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Powell's curve continues to plunge to lows

The favored bond market indicator of an impending recession used by the Federal Reserve has plummeted to new lows, supporting the argument that the central bank will soon need to lower interest rates in order to boost economic growth.

According to Fed research, the most consistent bond market indicator of an oncoming economic downturn is the "near-term forward spread," which compares the forward rate on Treasury bills for the next 18 months with the current yield on a three-month Treasury bill. This week, this spread hit new lows, closing at around minus 170 basis points on Thursday.

Investors are concerned that the turmoil in the banking sector caused by Silicon Valley Bank's failure in March could tighten lending conditions and harm growth, which has led to an increase in recession worries in recent weeks.

To combat inflation, the Fed has started one of its most aggressive rate-hike cycles in decades, and it expects borrowing prices to stay at current levels through the end of 2023. However, market players are betting on rate reductions later this year because they feel tighter monetary policy is already beginning to damage GDP.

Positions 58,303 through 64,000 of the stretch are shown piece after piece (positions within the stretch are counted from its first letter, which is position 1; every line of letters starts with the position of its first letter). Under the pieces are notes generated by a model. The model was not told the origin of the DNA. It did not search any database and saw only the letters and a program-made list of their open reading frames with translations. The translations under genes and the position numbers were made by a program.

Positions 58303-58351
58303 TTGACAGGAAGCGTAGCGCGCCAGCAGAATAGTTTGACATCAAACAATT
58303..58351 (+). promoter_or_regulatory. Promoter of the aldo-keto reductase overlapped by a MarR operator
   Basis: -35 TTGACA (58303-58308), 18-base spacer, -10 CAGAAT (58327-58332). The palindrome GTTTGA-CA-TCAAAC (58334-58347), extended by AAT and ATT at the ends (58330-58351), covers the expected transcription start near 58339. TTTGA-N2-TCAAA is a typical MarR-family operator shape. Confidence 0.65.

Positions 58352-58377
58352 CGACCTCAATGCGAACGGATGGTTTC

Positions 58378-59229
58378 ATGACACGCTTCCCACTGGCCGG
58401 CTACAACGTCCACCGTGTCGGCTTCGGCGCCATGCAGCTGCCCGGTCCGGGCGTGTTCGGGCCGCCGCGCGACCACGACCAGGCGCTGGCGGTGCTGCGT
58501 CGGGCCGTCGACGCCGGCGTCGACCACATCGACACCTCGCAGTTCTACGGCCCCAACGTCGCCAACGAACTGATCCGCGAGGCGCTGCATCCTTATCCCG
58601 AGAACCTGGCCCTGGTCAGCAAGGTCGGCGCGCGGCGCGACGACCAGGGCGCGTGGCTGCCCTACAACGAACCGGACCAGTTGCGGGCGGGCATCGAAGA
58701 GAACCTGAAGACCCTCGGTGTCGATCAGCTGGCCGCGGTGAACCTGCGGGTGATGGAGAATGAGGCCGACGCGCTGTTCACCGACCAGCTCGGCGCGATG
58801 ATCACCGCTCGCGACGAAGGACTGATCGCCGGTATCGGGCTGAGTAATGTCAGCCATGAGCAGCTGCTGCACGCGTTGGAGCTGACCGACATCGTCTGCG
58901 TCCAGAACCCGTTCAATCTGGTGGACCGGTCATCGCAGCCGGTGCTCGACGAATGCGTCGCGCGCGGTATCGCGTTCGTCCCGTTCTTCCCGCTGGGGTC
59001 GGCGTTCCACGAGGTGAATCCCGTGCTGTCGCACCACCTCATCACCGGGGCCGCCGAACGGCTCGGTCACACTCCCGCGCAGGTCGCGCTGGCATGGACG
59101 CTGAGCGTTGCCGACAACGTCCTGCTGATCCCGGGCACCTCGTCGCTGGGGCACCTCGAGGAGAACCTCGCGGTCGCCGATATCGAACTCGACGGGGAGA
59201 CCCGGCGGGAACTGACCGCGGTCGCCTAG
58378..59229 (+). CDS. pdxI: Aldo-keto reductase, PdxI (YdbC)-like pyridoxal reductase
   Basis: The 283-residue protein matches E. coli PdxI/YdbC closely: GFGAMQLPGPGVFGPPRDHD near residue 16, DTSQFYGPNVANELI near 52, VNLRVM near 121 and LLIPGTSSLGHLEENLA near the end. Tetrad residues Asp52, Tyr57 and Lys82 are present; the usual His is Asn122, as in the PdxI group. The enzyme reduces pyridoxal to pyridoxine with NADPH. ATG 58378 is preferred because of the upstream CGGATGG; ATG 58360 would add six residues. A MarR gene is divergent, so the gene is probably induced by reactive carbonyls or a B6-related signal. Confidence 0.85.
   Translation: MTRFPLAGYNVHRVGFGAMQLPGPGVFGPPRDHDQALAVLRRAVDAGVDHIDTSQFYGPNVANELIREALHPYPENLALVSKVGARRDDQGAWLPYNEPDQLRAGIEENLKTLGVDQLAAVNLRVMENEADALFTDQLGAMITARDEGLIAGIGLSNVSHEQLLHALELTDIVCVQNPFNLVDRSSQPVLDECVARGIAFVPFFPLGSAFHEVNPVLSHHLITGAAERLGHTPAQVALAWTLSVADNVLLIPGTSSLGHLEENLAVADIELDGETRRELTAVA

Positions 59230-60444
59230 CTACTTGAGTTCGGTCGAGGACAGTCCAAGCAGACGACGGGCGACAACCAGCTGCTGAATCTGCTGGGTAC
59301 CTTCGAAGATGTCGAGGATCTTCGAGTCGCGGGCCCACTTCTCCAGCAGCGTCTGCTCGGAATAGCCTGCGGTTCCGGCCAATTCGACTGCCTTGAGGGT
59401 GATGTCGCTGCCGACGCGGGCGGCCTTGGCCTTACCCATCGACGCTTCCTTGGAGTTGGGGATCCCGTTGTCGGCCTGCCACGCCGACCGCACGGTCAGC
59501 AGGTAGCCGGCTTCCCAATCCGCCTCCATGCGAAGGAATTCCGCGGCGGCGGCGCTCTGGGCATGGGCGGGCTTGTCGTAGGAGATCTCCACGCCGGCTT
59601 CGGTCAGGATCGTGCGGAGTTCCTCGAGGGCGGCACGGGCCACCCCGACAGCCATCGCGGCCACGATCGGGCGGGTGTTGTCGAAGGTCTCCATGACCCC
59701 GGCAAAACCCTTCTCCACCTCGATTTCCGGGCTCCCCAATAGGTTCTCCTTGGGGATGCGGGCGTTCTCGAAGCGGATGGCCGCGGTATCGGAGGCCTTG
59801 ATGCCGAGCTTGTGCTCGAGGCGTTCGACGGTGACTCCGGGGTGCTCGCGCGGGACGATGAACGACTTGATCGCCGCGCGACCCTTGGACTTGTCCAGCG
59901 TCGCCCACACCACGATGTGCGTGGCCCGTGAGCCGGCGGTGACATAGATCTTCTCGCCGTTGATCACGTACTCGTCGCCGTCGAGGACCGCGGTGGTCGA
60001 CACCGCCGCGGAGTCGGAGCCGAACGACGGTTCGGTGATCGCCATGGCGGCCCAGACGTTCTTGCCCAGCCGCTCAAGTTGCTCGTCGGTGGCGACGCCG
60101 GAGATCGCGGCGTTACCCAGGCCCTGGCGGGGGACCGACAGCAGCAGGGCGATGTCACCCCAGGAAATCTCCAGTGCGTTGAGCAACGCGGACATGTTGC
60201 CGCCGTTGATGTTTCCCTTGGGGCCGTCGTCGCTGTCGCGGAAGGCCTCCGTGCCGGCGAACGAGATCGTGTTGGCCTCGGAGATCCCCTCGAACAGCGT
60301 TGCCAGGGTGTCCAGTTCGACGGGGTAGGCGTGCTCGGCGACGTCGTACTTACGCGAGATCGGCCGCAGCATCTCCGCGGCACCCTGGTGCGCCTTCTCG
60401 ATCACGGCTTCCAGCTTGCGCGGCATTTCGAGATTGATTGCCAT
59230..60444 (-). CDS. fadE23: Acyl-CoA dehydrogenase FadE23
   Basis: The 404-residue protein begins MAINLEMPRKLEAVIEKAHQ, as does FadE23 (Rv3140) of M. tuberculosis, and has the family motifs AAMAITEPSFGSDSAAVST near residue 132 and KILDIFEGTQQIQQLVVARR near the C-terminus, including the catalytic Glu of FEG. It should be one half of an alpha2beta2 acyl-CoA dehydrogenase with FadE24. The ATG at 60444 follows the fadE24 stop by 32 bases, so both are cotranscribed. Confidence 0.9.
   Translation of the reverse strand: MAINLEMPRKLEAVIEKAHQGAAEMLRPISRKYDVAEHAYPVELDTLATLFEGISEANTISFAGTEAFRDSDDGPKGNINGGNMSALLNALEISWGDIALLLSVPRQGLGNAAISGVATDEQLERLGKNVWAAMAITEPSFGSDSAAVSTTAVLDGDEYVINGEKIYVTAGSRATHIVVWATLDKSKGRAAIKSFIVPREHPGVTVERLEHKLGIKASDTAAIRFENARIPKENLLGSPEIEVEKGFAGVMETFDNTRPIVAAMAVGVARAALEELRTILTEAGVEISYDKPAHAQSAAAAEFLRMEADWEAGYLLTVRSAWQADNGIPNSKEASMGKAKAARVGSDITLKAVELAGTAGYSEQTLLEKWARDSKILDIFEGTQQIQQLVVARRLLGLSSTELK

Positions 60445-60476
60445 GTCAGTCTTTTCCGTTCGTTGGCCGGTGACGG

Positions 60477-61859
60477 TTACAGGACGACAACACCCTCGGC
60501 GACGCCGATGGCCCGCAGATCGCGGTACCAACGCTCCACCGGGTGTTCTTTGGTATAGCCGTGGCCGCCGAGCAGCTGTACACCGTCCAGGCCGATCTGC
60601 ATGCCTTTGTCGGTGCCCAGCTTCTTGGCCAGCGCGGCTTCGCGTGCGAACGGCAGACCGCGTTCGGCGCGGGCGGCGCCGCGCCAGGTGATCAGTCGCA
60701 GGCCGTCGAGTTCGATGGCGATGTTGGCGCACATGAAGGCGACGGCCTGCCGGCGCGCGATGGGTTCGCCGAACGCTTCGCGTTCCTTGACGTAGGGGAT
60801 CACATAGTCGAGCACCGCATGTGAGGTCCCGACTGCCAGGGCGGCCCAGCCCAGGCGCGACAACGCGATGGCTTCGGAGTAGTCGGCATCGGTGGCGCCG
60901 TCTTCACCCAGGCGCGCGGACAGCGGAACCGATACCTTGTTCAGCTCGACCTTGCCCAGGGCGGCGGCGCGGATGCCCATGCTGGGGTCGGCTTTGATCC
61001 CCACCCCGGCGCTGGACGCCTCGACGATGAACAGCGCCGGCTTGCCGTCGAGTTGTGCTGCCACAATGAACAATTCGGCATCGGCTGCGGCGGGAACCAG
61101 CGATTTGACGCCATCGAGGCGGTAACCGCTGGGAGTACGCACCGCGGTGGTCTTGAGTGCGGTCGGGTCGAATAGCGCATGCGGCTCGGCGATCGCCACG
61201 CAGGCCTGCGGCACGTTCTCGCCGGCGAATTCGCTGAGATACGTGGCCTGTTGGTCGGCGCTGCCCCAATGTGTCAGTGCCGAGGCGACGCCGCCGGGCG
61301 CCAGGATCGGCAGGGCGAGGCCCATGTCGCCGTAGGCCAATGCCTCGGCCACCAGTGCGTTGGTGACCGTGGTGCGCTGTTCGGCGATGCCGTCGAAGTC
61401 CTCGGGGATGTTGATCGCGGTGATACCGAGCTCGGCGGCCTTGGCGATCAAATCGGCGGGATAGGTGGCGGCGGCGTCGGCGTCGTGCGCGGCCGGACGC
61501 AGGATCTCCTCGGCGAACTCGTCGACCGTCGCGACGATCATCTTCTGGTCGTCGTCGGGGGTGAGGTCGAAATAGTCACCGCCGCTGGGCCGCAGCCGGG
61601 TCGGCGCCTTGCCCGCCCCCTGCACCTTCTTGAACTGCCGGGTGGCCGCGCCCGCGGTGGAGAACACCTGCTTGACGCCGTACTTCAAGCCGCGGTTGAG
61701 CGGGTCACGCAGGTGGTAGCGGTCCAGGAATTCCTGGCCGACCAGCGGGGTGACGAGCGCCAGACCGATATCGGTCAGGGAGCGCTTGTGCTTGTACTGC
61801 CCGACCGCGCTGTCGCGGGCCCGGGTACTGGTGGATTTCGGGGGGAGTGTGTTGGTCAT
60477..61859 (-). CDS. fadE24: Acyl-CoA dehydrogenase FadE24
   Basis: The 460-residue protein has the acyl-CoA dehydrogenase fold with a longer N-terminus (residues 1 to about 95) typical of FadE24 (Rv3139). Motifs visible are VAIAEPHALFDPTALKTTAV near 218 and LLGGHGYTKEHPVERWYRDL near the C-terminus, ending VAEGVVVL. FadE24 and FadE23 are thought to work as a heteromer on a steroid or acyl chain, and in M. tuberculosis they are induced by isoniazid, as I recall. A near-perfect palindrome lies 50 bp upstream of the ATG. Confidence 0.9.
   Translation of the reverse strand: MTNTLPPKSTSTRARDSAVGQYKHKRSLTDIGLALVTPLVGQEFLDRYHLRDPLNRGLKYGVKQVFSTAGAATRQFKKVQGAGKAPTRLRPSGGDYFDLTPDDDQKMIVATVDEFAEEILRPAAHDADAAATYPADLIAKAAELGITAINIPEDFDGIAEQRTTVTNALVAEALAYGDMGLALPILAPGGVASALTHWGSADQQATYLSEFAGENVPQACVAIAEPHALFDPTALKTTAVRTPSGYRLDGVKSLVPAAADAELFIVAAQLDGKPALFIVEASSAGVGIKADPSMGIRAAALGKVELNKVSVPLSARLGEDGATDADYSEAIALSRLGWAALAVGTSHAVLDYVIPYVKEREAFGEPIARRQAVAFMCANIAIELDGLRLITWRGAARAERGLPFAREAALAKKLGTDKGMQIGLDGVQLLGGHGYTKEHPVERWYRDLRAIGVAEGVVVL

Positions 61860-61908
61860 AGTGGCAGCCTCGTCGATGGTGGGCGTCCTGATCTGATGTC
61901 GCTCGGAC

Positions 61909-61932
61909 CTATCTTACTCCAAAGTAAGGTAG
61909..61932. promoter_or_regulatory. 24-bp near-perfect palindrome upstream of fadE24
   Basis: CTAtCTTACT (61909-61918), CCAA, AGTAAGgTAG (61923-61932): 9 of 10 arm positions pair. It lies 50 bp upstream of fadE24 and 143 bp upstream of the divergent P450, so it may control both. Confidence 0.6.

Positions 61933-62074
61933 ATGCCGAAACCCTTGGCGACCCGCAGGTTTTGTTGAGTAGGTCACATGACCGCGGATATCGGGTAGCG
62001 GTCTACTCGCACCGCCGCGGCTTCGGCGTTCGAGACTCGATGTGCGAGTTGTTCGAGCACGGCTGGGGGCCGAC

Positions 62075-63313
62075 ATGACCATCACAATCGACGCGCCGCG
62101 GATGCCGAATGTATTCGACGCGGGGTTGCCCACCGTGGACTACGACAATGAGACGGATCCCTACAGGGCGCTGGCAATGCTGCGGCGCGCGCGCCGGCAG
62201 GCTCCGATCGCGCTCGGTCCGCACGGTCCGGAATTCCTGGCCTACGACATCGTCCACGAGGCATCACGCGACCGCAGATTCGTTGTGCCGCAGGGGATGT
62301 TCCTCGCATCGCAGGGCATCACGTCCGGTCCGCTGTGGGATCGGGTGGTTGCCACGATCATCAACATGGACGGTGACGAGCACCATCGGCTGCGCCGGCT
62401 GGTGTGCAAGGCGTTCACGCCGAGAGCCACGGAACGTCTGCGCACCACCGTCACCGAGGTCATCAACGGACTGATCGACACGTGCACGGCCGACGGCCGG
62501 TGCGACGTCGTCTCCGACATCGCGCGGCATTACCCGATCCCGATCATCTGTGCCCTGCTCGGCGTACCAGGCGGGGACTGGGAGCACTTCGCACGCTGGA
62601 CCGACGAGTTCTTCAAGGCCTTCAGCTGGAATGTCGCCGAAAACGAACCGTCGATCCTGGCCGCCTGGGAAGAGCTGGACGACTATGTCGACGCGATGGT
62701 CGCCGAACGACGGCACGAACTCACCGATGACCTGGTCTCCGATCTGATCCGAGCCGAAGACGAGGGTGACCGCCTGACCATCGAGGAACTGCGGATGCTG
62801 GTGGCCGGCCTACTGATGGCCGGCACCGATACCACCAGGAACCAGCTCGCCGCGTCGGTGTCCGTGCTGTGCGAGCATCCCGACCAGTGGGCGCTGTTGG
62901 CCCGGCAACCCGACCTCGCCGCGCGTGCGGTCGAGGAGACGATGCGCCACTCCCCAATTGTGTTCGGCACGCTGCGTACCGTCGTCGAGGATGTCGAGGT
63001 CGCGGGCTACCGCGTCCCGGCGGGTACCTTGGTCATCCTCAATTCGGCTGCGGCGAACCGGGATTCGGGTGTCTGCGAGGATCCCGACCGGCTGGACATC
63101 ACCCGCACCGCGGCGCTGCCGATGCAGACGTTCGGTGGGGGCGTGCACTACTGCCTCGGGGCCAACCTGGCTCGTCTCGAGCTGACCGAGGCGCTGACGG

The St. Louis Fed President James Bullard stated on Thursday that the Fed should continue raising interest rates to control inflation while the job market is still robust. Recently, several Fed officials have urged for more rises.

On Thursday, money market investors were overwhelmingly wagering that the Fed will have dropped rates from the current 4.75%-5% range by approximately 70 basis points by December.

Written by: Massimo Scaccia




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